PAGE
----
The Slingshot Fund describes itself as "a collective giving community for next generation philanthropists," providing unrestricted grants to "innovative Jewish organizations." Will told me he realized grantees were taking a lot of time to prepare the requested three- to five-page mid-grant reports, and that although he himself read all the reports, donors did not read each and every one. The Slingshot community wanted to more effectively share their stories about impact.
So, last year, in addition to the grant itself, the Slingshot Fund gave each grantee a Flip video camera “to document their programs and projects” and asked “grantees to submit a mid-year video so that we could share their good works with the Slingshot community.” Will admitted, “We fund innovation, and it’s pretty clear we had to be innovative ourselves.”
He elicited compelling stories by telling grantees, “We just want to see what your work looks like,” and asking them, “What do you wish a donor could see?”
“The cameras went to Jackson, Mississippi to document Jewish life in the South, they taught us how Hebrew schools can use visual aid strategies to engage children with special needs, they showed us the side of the West Bank Security Fence we have never gotten to see, and provided dozens of other moments that a written report could never have conveyed.”Will points out that the videos are "not a replacement evaluation technique", but rather, "an effective way to share information we were excited about." As a result of the videos, he told me, “Our donors are not reading a brochure about great the program is, they are seeing it.”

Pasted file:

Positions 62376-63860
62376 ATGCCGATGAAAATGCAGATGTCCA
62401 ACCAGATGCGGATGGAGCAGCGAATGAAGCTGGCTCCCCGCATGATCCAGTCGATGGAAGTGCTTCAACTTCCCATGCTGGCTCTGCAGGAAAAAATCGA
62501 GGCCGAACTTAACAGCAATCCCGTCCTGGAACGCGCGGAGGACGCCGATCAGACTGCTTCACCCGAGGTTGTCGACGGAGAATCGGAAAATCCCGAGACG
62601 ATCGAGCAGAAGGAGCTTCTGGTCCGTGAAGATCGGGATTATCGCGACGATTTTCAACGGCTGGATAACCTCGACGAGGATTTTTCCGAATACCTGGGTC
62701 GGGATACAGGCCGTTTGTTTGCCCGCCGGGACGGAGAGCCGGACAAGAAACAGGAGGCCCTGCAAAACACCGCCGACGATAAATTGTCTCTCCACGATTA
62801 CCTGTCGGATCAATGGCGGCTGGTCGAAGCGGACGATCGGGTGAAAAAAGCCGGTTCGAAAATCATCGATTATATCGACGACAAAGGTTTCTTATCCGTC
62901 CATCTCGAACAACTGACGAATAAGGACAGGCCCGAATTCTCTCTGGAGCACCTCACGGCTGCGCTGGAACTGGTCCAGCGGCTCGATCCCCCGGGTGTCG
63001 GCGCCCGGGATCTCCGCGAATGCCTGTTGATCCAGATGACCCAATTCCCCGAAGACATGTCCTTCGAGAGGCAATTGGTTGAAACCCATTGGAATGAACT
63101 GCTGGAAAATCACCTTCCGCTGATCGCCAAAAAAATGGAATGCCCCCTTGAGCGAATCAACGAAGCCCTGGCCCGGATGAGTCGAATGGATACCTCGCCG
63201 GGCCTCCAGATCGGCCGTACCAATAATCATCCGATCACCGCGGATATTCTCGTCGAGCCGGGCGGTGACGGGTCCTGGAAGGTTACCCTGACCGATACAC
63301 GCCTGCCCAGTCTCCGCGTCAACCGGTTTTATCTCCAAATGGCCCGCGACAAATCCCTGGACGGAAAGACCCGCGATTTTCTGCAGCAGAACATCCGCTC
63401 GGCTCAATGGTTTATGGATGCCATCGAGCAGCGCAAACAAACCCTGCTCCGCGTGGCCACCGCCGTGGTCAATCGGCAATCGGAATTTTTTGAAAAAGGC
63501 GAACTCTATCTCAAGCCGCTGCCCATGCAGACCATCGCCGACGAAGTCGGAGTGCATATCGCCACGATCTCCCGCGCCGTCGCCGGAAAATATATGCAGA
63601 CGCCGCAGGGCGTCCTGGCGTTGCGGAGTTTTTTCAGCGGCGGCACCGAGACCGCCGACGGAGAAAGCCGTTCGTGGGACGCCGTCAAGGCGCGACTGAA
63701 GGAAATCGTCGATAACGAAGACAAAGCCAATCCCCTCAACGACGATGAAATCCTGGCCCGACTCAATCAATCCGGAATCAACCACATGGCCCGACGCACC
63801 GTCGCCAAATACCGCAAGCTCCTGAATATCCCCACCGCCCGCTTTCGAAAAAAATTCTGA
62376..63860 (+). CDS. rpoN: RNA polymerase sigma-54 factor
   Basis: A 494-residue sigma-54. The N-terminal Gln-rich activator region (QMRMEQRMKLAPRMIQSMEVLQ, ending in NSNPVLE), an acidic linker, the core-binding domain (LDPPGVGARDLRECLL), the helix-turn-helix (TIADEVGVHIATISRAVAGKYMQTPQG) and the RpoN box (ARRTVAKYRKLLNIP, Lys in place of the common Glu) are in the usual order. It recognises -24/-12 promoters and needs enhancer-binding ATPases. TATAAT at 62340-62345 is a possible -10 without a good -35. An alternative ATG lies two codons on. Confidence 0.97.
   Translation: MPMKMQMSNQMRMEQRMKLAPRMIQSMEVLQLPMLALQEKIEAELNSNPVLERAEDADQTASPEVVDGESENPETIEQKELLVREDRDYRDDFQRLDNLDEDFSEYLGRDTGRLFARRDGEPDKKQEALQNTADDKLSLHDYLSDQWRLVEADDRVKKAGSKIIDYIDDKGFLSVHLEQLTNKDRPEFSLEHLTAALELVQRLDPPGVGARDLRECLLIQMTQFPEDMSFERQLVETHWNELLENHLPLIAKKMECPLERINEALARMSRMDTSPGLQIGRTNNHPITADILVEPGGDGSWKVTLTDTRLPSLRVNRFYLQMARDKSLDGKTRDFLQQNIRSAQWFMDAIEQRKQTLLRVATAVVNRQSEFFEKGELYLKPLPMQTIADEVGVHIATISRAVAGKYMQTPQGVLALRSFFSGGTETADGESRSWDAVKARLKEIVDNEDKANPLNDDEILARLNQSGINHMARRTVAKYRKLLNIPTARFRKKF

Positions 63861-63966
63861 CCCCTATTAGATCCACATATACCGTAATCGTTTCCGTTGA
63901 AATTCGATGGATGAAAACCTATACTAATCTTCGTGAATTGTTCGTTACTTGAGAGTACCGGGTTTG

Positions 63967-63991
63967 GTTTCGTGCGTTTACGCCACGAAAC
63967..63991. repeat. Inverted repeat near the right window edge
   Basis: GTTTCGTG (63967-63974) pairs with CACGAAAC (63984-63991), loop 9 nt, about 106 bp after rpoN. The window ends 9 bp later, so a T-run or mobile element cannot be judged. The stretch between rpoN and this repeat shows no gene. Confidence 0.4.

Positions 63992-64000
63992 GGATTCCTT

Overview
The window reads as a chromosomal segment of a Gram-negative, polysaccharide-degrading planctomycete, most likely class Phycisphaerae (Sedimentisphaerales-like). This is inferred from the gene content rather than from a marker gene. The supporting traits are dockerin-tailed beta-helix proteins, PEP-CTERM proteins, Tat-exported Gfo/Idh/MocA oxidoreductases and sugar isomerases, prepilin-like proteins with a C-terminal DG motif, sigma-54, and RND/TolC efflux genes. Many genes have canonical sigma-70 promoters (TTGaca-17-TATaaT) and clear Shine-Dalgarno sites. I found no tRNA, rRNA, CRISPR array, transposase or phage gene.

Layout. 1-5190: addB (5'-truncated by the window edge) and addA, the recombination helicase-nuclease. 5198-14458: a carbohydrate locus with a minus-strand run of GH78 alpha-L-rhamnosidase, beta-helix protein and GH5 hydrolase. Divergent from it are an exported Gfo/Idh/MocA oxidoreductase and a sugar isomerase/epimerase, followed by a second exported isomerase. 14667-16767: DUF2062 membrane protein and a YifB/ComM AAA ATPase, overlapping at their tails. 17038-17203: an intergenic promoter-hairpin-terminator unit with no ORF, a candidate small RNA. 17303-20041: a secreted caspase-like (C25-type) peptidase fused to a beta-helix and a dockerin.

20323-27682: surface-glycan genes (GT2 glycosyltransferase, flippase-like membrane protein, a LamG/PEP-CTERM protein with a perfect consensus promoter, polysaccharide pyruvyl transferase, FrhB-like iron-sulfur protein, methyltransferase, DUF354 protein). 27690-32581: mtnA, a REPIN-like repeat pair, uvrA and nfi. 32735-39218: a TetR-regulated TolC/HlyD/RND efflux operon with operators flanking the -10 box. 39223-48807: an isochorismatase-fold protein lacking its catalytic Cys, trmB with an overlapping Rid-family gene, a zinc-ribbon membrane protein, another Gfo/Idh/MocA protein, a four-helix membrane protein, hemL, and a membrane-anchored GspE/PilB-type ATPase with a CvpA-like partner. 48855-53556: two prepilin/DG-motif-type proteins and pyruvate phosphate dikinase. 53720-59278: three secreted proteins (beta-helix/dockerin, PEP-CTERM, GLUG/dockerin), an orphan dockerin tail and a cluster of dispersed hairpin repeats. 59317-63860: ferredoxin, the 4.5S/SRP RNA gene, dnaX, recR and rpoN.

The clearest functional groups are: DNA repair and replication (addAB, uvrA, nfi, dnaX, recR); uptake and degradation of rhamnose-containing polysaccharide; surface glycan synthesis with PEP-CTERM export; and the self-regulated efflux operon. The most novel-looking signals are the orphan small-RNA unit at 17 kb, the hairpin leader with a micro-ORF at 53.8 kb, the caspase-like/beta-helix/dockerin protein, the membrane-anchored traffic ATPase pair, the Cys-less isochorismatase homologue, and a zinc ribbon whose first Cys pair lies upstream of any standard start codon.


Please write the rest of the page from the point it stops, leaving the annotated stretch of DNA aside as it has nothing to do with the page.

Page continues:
It’s not just the donors who now, as Will says, “get it, because they saw it,” it’s also board and staff members – and the grantees themselves, who are now able to more easily learn of each other’s work.
And you, reader: several of the videos are posted to YouTube, and you can view them at http://slingshotfund.org/# <http://slingshotfund.org/>